We landed in Entebbe, Uganda on the 3rd of September 2010. The first thing that struck me was the wonderful aroma of burnt wood all through the city. Our driver gave us a quick lesson in Luganda as he drove us to Kampala. Our hotel in Kampala, The Aponye, was wonderful as it offered both hot water and wireless access, both rare commodities, we later came to realize; it explains Carol's excitement as she was privy to the conditions we were headed for. Kampala had an inherent chaos associated with its organization. Despite the chaos, there wasn't a sense of disarray or anxiety about the citizens of the city; they all seemed to be relaxed. I fit right into this sweet mess. We experienced most of the city, short of taking a boda-boda ride; I even got my cell phone unlocked in the midst of all the drama; Carol was impressed!
Once the "A Team" was gathered (Dr. Kay, Dr. Karen, Carol, Jetaun and I) we headed for Gombe. The ride was bumpy, I was glad I had on comfortable clothes! Gombe offered us the bare minimum; basically a few hours of electricity and tubs of water. It was a real, "welcome to my country" moment (please see Karen for an explanation of that line). Despite the scantiness, the hospital staff were enthused and ready to work. Also, the food was delicious even though it was sometimes hard to see what exactly it was that we were eating due to the darkness of the night; hey, they say, mask one of the senses and the other will sharpen to compensate, bon appetit! There was a beautiful funeral ceremony in the village and we got see some of it as we were leaving.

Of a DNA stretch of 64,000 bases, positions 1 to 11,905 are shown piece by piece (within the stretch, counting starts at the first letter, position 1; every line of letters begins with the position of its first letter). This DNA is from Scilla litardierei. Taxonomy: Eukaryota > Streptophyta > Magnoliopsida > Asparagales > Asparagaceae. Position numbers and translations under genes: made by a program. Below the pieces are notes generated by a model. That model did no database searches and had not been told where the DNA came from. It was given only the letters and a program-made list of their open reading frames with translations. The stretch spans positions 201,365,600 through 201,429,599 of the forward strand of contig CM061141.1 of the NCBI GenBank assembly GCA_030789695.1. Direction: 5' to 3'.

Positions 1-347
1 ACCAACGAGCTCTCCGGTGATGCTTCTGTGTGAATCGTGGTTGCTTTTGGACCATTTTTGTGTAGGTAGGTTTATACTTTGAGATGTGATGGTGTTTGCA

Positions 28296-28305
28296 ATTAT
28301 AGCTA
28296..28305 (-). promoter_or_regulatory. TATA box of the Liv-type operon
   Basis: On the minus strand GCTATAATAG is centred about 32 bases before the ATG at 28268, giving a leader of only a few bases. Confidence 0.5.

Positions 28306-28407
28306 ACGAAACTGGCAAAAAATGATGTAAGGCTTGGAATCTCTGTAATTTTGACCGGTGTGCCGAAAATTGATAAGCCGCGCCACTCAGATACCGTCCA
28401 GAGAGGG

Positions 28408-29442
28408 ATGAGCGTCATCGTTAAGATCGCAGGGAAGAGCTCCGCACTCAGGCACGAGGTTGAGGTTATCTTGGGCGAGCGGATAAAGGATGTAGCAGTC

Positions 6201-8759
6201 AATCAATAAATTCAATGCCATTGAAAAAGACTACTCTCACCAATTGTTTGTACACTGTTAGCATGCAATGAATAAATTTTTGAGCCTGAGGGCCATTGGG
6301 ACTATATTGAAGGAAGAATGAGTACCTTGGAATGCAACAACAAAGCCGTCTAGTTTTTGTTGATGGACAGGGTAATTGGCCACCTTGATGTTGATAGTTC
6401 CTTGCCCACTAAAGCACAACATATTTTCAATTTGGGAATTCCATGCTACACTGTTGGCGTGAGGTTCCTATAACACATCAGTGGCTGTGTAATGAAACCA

Next stop: Kayunga. This was an interesting place, a lot happened during our five day stay. The hospital staff was overwhelmed which affected their abilities to devote their full attention and energy to PINCC. Meeting and discussions took place in an effort to fix these issues before PINCC's next visit. We were lucky enough to witness a political gathering, and voting polls. It felt like Kayunga doesn't get many visitors because no where else did I hear "mzungu" uttered more. Mzungu is the southern, central and eastern African term for "person of European descent" Literally translated, it means "white person".
The Katikomu Hotel in Kayunga offered running water, cold showers, great food, and comfortable beds. I think the entire town of Kayunga had but one computer, with dial-up internet service that would lead a person to the brink of madness before it started.
The long ride to Jinja was gorgeous; we left a day early because it was a holiday and the clinic was going to be closed, however Dr. Kay was guilt stricken for leaving and having fun, but our presence there would have served no purpose without a functioning clinic. Jinja was very different from the other cities in Uganda, because there were many tourists visiting the Source of the Nile the city was better accommodated for tourists. We ate at a restaurant which offered cheese cake and brownies for dessert!!! It was like we were in the twilight zone, after such scarce conditions, we were being offered cheese cake!
Enter Fandi! Our host during our stay in Kenya. What a place to stay and what a great host! We didn't want to leave because everything was so wonderful! We spent a few days in Kitale District Hospital, finalizing that site. Dr. Kay donated the equipment, I interviewed the staff and we had a farewell dinner, granted one of the nurses wanted to keep me there to wed her son, but I begged and kindly refused; I must say though, I was quite flattered as mothers-in-law aren't usually supposed to be so kind. We spent a few days in Kapenguria District Hospital in Pokot with Dr. Lydia. It was a brand new site, but it ran so very smoothly. We celebrated Jetaun's birthday, played pop the balloons and ate banana cake, yum, thank you Fandi! Our last night in our guesthouse we watched "Karate Kid" and bid Jetaun and Dr. Karen adieu in the wee hours of the morning and a few hours later Dr. Kay, Carol and I flew to Nairobi.
Like the iron that makes the soil so very red, the women seem to be made of iron exuding extreme strength and resiliency, I was humbled by their capabilities.
What an inspirational trip, what a rewarding experience, what an amazing organization!! I am honored to have had the opportunity to join this group.
Segment B PINCC East Africa Trip, September 4-September 18, 2010